My transition from Crossfit to normal life and why I’m sad.

This past Saturday morning, after two years of Crossfitting from my garage, I came to one of the toughest health based decisions in my life— I had to set aside what I love to do for the betterment of my body and stop Crossfitting.

For the past several months I’ve been dealing with horrible back spams that at times have been debilitating. Low back pain is something I’ve struggled with for the past 10 years but this was not that. These spasms were in the middle of my back along the spine and any time I tried to move my hip or twist, the muscles would spasm and nearly drop me to my knees. At first they’d go away after a few days but they’d come back after a month or so. This last time, however, my back never recovered. The muscles stayed in a constant state of instability.

Important lesson learned: Listen to your body.

I tried everything. I looked at my diet. Was I eating too much sodium or not enough? Was I dehydrated? I stretched my lower body (back pain can be attributed to tight leg muscles). I even tried using different shoes, thinking the lower heel of my new shoe was causing my whole body to be thrown off (which can happen). Maybe the 15 lbs I gained during my wife’s pregnancy (which I’ve lost 8 lbs of the 16) is the cause? Nope. Nothing worked. Not even losing weight.

So after my back went out again on Friday night I had finally had enough. CrossFit had to go.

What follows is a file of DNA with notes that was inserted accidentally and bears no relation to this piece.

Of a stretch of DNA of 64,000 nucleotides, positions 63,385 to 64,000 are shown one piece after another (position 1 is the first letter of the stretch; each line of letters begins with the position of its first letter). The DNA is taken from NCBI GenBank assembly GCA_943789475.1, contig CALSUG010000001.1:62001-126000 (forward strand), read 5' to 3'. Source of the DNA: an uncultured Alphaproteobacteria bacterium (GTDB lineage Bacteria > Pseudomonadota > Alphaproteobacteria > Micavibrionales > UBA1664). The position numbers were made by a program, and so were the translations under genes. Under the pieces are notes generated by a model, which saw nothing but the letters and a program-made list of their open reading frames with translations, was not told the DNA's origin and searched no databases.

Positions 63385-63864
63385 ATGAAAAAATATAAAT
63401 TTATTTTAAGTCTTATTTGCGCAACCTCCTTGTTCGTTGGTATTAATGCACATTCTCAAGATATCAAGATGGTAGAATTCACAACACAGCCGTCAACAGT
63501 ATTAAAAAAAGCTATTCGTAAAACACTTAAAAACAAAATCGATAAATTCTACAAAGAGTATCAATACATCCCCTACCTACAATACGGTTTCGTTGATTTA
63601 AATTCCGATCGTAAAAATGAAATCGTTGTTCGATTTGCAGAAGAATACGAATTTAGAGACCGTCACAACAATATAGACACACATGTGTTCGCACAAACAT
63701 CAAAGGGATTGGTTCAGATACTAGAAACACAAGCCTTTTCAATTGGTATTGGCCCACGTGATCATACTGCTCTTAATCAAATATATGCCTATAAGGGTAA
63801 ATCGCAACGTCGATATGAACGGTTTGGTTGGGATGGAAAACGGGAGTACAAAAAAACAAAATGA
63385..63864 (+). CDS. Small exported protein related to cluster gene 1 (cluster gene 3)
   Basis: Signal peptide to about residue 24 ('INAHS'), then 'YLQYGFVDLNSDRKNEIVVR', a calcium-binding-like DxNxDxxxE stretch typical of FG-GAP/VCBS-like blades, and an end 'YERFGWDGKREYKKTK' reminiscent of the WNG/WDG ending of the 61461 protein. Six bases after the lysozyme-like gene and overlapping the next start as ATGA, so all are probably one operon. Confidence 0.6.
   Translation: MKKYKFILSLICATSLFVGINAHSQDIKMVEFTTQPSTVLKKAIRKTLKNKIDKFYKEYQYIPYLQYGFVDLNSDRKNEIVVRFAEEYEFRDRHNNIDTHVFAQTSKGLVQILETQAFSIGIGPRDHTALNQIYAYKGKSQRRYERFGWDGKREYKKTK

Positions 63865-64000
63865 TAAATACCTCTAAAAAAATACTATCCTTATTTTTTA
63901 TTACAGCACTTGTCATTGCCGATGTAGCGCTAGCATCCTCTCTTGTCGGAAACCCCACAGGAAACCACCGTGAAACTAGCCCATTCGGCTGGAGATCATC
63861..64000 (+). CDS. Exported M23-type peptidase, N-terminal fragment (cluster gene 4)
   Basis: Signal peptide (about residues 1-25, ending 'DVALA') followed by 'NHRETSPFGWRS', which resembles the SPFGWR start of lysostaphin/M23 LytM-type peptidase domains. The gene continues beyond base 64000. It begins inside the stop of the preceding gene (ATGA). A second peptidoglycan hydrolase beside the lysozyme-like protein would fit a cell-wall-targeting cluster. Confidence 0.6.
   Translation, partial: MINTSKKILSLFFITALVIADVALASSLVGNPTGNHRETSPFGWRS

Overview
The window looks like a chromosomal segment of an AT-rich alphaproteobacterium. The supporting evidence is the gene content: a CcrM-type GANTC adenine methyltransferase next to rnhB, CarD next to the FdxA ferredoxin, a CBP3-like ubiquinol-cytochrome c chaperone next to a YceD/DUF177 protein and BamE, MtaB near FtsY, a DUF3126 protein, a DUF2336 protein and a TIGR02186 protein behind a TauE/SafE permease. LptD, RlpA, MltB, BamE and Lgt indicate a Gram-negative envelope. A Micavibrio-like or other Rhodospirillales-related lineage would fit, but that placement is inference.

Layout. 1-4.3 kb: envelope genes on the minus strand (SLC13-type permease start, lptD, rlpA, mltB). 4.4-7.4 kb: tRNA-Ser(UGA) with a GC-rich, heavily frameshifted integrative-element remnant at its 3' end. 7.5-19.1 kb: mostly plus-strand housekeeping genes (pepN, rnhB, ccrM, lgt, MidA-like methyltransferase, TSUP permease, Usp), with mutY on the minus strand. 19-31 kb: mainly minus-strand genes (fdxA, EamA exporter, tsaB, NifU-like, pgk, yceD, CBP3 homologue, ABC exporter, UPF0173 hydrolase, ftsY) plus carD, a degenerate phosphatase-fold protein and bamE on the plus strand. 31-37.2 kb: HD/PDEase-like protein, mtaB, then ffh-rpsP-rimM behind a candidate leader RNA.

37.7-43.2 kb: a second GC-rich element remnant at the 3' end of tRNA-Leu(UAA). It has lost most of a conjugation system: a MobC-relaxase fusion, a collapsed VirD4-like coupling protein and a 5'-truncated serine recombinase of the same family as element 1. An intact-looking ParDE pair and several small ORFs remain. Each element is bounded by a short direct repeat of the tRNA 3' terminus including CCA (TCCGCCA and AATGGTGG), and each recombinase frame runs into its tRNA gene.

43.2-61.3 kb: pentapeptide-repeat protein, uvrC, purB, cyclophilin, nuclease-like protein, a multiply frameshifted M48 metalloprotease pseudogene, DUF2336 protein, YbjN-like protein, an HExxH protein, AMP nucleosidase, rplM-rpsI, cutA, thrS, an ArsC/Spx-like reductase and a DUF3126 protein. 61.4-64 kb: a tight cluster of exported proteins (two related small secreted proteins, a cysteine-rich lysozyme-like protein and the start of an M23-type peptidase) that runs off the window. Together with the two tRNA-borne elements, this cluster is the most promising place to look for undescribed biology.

Note: I’m not blaming CrossFit.

Why? Cause it works. My back issues are not the fault of Crossfit. CF didn’t make me gain 100 lbs from 2002-2009. CF didn’t make me ignore my lower body and back while losing weight. It’s not CF’s fault I was born with tight hips and hamstrings.

There are a lot of articles out there full of uneducated people writing uneducated things trying to discredit CrossFit. Look, if you read some “articles” or watch youtube videos of people doing stupid things while CrossFitting and that’s the basis of your opinion, well I have no words for you. Don’t even listen to people who tried CF for a few weeks or months and gave up.

I’ve been doing CF for two years and I can tell you there is no better approach to Strength and Conditioning for the layman. But just like with everything in life, CrossFit isn’t for everyone. Sure, I could have scaled back some of the movements and made it work, but to me, that would defeat the purpose. I want to progress in my training, not go backwards. In the great words of Winston Churchhill, “Whatever the cost may be, we shall fight on the beaches, we shall fight on the landing grounds, we shall fight in the fields and in the streets, we shall fight in the hills; we shall never surrender”.

So I have to listen to my body. If my back can’t handle the constant stress that CF places on it (which is not a CF problem), the decision is simple — I have to stop.

So what’s next? Traditional weightlifting, I suppose.

I’m sad because that style of training is outdated and boring to me. Doing back and bi and chest and tri days makes me yawn, not excited. I’ve spent 700 days being constantly challenged and pushed to my limits. So moving from “Three rounds for time” to “3 sets of 8” is like going from eating steak daily to eating McDonalds.

But I’ll figure it out. I’ve been researching and trying to get my mind right. I’ll take what I learned in CF, apply it to my new routine and hopefully my back issues subside. I’m going to start getting monthly deep tissue massages. I’ll do more twisting ab workouts to help strength the muscles that are spasming and if that doesn’t work I’ll try something else.

If I learned one thing while losing 100 lbs it was that you have to try everything and find out what works best. I simply refuse to be beaten by muscles. I refuse to take medication to “heal” my back. I will do whatever it takes and I will not surrender. It’s just not in me.

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